S&T DIGEST • JANUARY – FEBRUARY 2009

5


Common Cold Ω

hen you are sneezing a lot, have a runny nose, lot nose a sore throat and a cough, then you have probably caught the common cold. Usually, this disease is the reason why children go to the doctor and have to be absent from school. Children can catch the common cold as often as eight times each year. The common cold affects the nose, throat and ears. It is caused by a virus (a tiny organism that brings illnesses) that is easily passed on from one person to another. There are more than 200 kinds of colds viruses. Other symptoms of the common cold are headache, mild fever, fatigue and loss of appetite. These symptoms may last for one to two weeks.

Myren G. Mana Mannaala layyssay ay

Many people le b believe that going outdoors on a cold weather or o eexposing oneself to the wind can cause tthe common cold. But a person can’t ccatch the common cold through these. The cold virus can spread in the air T tthrough sneezing or coughing. It can also be passed on through the saliva or mucus. When you have a cold, you can take medicines. However, these will not cure the cold but will only help relieve its symptoms. Your body should fight the cold virus on its own. That is why it is important to keep your body healthy and strong. To prevent catching cold, avoid contact with someone who has it. Take lots of foods and drinks that are rich in vitamin C. If you do catch a cold, be sure to get plenty of rest and drink lots of fluids to help you get better. If the symptoms get worse or last for more than two weeks, you must consult a doctor.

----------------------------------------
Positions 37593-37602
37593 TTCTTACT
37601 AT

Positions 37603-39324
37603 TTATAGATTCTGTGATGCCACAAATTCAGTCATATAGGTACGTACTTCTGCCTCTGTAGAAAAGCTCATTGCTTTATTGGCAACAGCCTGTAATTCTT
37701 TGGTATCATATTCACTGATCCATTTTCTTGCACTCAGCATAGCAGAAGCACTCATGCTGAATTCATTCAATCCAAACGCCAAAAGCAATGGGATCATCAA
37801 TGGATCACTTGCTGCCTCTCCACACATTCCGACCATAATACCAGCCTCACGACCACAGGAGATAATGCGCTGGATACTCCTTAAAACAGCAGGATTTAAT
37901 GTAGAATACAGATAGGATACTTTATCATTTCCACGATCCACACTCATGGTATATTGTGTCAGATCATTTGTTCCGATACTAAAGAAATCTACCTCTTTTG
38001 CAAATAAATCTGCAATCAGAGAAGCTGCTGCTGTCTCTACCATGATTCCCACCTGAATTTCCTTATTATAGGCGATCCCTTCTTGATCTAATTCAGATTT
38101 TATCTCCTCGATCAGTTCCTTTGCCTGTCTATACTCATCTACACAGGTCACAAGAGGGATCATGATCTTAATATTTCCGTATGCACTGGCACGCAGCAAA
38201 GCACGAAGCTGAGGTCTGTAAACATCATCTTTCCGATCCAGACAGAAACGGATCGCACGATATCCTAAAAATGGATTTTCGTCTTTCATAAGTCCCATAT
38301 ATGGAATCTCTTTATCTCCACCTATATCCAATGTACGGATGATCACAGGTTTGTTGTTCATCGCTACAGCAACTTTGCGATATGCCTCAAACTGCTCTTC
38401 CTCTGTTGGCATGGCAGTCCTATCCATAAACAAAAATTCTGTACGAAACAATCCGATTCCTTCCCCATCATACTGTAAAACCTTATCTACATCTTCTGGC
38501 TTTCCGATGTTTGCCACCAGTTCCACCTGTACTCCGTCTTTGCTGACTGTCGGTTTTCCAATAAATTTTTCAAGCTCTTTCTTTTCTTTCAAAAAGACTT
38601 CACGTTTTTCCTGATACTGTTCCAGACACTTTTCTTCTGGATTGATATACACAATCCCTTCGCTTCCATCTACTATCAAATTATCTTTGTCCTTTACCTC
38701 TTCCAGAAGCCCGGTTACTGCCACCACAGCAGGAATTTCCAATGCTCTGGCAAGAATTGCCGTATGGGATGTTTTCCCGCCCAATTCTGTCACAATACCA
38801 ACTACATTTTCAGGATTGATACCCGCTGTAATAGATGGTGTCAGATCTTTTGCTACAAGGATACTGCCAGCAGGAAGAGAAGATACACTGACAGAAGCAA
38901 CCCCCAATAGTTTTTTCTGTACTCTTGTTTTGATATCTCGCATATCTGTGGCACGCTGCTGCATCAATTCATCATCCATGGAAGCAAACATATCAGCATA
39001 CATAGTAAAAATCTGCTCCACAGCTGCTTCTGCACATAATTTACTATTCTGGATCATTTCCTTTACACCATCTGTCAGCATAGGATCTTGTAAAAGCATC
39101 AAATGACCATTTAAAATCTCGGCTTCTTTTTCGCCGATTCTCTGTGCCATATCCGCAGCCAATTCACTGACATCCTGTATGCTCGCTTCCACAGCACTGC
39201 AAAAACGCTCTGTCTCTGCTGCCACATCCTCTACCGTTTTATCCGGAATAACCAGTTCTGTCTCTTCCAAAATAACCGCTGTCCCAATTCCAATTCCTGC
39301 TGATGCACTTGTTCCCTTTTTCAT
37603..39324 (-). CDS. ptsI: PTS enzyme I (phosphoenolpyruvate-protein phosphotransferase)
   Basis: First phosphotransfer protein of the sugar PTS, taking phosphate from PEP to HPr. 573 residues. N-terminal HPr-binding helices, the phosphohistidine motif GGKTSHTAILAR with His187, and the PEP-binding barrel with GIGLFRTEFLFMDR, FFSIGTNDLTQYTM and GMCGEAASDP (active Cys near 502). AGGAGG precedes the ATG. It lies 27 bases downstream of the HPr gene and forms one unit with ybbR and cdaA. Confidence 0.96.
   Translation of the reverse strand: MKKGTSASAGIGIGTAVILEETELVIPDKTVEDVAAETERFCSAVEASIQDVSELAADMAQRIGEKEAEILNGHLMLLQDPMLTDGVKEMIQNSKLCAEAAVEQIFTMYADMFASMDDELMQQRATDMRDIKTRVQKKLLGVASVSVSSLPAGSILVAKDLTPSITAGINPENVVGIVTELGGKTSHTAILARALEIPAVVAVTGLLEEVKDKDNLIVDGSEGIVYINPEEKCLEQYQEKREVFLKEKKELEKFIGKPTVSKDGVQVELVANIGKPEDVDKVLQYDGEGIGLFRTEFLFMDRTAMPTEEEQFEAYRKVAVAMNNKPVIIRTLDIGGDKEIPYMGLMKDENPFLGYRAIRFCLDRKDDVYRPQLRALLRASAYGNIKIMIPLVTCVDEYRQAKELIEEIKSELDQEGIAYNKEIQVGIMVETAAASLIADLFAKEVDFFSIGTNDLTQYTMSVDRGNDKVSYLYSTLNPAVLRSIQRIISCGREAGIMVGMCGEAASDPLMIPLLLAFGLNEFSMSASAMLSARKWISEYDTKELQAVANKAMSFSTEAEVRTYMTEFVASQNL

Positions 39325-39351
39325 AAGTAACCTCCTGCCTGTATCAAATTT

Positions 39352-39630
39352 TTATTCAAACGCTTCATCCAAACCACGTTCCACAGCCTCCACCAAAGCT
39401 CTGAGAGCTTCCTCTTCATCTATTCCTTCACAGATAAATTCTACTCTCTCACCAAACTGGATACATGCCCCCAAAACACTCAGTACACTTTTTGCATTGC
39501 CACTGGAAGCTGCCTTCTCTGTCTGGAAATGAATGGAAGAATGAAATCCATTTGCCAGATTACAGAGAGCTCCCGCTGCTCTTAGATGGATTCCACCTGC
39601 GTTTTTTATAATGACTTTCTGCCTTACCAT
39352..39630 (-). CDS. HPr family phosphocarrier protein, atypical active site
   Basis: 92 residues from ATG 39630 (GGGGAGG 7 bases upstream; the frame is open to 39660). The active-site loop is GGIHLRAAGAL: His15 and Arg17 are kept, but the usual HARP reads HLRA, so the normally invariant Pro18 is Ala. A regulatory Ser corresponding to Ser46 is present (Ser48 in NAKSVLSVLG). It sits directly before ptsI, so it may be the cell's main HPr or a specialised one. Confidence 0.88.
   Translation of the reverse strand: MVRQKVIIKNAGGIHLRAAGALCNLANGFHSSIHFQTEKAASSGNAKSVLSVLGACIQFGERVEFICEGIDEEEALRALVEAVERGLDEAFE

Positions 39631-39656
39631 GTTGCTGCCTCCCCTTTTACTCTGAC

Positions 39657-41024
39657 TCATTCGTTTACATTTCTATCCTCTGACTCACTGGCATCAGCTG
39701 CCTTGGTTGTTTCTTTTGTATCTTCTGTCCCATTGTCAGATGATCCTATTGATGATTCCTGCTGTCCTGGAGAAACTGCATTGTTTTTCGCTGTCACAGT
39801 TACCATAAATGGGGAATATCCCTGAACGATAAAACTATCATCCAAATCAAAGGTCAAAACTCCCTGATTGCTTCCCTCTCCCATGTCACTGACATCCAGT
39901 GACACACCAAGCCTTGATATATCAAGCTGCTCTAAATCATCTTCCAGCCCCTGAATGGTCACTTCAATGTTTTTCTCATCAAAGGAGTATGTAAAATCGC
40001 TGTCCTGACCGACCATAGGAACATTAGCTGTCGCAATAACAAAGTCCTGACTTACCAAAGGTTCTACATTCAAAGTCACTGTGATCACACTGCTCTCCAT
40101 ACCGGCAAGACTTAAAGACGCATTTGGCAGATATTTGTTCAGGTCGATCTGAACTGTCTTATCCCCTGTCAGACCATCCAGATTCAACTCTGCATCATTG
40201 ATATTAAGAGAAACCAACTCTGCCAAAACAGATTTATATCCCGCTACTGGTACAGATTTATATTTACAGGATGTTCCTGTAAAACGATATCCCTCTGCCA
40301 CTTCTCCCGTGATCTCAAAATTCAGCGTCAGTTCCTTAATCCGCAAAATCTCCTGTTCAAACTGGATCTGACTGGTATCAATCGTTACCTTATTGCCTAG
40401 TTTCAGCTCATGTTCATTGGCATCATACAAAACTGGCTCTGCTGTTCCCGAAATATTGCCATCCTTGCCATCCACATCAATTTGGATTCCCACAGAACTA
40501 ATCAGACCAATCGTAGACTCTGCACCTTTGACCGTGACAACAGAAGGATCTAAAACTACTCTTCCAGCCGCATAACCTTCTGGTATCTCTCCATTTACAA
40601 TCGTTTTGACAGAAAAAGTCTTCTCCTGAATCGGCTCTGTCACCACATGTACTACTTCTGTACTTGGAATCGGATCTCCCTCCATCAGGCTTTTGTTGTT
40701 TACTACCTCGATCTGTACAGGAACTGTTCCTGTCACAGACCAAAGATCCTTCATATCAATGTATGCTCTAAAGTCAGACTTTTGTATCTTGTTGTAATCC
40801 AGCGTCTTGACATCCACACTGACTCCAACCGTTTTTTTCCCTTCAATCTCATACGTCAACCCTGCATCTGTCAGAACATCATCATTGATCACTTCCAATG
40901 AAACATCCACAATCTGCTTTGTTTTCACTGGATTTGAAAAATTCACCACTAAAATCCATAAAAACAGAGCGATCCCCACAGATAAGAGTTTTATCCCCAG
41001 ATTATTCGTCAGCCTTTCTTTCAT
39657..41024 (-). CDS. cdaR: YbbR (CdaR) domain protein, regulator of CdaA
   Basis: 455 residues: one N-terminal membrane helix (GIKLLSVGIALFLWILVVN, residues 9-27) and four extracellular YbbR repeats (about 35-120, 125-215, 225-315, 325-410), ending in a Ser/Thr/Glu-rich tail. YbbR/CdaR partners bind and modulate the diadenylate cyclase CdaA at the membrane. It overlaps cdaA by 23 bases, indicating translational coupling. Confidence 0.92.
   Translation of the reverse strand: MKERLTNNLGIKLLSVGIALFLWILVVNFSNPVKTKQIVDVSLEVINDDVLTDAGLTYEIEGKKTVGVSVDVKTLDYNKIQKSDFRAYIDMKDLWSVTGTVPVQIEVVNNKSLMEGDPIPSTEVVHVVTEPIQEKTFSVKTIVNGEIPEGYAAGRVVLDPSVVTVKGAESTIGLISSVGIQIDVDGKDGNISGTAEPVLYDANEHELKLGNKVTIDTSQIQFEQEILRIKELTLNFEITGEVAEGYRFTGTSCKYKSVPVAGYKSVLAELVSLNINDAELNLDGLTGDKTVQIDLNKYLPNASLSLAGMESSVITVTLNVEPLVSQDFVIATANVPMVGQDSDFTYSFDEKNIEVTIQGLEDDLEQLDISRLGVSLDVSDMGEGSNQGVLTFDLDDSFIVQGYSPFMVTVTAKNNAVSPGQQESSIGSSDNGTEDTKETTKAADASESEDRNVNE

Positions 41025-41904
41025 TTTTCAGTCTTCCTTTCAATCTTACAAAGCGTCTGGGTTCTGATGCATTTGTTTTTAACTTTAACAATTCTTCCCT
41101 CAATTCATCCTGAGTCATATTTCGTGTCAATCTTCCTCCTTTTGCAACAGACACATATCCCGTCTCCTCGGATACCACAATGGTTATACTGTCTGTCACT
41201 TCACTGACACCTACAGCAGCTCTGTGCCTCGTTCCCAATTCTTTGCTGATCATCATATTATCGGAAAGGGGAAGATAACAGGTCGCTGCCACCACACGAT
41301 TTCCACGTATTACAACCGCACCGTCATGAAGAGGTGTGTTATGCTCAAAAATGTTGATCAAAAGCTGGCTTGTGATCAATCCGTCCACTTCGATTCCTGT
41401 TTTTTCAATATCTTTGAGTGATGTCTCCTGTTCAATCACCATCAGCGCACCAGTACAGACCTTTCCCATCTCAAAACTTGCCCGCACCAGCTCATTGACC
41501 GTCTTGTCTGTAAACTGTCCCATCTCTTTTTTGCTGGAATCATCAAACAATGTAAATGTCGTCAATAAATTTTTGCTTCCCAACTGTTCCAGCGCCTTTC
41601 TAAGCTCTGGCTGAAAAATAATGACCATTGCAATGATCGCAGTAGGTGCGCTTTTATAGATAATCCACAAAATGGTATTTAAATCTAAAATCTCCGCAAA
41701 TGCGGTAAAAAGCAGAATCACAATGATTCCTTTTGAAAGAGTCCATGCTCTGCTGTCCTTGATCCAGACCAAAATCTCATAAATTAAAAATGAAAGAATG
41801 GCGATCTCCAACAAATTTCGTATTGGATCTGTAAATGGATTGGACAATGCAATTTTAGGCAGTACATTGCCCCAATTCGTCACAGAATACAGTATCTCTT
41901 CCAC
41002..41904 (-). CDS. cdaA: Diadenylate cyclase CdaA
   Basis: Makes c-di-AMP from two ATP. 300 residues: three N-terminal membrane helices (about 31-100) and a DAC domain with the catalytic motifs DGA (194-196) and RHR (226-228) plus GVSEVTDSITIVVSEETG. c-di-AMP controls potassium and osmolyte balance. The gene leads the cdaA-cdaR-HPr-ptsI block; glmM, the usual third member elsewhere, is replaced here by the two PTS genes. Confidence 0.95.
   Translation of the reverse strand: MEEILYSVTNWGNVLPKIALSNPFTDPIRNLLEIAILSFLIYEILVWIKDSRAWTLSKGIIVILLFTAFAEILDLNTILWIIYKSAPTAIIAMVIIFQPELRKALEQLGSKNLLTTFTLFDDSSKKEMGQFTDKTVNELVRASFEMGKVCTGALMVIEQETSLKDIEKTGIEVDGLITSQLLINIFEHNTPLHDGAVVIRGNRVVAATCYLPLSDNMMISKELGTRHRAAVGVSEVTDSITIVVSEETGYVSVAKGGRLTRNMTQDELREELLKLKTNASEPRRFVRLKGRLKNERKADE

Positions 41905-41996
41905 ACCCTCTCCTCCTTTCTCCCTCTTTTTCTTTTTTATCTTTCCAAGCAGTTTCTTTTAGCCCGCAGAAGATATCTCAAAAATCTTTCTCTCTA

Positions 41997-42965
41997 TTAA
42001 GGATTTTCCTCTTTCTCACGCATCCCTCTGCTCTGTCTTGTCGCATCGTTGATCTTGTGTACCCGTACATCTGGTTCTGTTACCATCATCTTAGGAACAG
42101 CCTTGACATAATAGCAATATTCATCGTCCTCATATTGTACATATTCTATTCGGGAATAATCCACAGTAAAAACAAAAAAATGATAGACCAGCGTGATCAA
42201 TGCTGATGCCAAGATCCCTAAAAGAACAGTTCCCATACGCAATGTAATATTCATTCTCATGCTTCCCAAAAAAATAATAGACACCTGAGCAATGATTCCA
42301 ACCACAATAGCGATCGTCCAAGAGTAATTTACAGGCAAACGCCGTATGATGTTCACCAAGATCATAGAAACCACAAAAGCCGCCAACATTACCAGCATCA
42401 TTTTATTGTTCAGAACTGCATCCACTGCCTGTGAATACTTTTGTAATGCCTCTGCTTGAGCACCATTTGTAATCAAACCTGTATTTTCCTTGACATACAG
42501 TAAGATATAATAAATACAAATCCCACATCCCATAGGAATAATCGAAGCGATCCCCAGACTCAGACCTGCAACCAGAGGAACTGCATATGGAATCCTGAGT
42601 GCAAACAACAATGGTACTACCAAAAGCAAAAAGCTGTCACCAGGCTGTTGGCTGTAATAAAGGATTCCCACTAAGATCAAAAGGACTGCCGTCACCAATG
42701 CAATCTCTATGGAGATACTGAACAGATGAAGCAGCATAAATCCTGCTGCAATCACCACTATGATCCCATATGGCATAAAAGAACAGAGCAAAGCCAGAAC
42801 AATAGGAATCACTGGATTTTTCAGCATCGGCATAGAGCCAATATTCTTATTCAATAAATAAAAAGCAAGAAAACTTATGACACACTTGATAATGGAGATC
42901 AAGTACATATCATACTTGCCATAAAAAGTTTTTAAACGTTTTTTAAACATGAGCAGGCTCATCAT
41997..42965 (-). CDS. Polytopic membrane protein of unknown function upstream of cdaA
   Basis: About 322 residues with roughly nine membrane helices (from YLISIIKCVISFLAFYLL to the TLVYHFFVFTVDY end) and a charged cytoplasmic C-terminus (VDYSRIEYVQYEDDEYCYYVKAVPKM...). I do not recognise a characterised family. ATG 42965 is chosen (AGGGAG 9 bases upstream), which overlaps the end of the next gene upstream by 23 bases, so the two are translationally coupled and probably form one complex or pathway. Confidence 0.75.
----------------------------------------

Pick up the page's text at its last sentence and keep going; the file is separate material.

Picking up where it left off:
SDMAGS.NET

6

S&T DIGEST • GRADE 3


Collect, Earn and Save! Ω